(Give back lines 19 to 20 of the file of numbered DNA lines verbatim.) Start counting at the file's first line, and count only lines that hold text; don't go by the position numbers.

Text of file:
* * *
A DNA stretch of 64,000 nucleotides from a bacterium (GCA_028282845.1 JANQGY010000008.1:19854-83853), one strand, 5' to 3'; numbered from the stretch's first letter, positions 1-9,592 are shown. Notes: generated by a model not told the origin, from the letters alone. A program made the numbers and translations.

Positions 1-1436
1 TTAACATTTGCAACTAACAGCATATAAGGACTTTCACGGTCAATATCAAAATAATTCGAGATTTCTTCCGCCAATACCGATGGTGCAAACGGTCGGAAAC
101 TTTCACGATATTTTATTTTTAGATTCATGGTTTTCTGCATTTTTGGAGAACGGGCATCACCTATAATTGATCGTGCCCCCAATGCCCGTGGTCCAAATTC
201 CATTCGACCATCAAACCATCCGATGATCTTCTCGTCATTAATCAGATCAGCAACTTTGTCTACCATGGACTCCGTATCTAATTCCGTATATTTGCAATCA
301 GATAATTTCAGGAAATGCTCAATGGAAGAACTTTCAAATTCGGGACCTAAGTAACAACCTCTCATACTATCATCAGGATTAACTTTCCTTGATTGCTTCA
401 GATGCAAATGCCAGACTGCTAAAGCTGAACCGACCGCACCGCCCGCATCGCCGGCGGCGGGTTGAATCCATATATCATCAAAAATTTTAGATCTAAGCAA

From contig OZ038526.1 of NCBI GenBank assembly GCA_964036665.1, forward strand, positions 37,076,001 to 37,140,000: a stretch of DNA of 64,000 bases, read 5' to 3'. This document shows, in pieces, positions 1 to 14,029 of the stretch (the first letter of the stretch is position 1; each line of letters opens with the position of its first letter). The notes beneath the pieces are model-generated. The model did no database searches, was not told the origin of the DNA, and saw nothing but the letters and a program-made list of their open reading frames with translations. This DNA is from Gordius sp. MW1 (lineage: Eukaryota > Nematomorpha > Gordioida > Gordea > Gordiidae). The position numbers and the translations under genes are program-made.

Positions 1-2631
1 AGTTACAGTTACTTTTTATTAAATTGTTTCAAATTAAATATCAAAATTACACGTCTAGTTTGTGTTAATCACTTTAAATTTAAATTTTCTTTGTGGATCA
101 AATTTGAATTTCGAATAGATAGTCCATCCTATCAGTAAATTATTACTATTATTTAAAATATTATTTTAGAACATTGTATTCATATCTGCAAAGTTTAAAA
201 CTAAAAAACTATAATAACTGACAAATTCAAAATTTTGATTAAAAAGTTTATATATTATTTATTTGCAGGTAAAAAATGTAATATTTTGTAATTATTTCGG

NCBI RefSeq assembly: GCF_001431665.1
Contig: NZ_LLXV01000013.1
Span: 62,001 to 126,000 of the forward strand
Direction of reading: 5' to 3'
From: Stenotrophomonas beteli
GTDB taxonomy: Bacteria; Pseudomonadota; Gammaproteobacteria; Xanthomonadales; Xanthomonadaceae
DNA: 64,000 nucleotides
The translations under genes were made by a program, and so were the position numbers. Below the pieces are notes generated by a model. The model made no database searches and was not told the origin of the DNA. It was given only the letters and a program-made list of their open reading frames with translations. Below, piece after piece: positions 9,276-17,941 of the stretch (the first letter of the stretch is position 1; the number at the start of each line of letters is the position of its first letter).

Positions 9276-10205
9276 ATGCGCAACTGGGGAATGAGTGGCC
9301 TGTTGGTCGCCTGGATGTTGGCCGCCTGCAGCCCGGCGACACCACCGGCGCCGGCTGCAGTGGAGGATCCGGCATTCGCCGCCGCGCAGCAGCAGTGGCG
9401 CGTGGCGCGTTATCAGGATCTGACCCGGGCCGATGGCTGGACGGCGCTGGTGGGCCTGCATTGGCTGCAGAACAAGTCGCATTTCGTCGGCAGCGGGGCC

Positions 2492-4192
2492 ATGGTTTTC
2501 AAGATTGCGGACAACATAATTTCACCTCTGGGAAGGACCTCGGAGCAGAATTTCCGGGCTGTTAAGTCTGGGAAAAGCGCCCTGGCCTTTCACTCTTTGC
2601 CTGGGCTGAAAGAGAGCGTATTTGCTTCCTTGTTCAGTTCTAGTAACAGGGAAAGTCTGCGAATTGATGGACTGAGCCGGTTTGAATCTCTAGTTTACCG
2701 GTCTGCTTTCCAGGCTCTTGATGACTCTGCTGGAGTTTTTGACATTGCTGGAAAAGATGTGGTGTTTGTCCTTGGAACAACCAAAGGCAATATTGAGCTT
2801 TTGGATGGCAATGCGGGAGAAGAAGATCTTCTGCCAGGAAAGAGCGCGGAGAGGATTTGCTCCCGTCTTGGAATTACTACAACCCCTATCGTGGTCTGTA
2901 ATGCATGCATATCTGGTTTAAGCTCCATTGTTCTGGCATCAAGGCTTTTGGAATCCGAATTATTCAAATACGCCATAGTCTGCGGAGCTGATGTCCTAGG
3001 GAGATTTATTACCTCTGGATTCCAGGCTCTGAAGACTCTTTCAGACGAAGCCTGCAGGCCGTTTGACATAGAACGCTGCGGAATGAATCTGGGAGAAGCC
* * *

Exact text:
DNA: 64,000 nucleotides
The translations under genes were made by a program, and so were the position numbers. Below the pieces are notes generated by a model. The model made no database searches and was not told the origin of the DNA. It was given only the letters and a program-made list of their open reading frames with translations. Below, piece after piece: positions 9,276-17,941 of the stretch (the first letter of the stretch is position 1; the number at the start of each line of letters is the position of its first letter).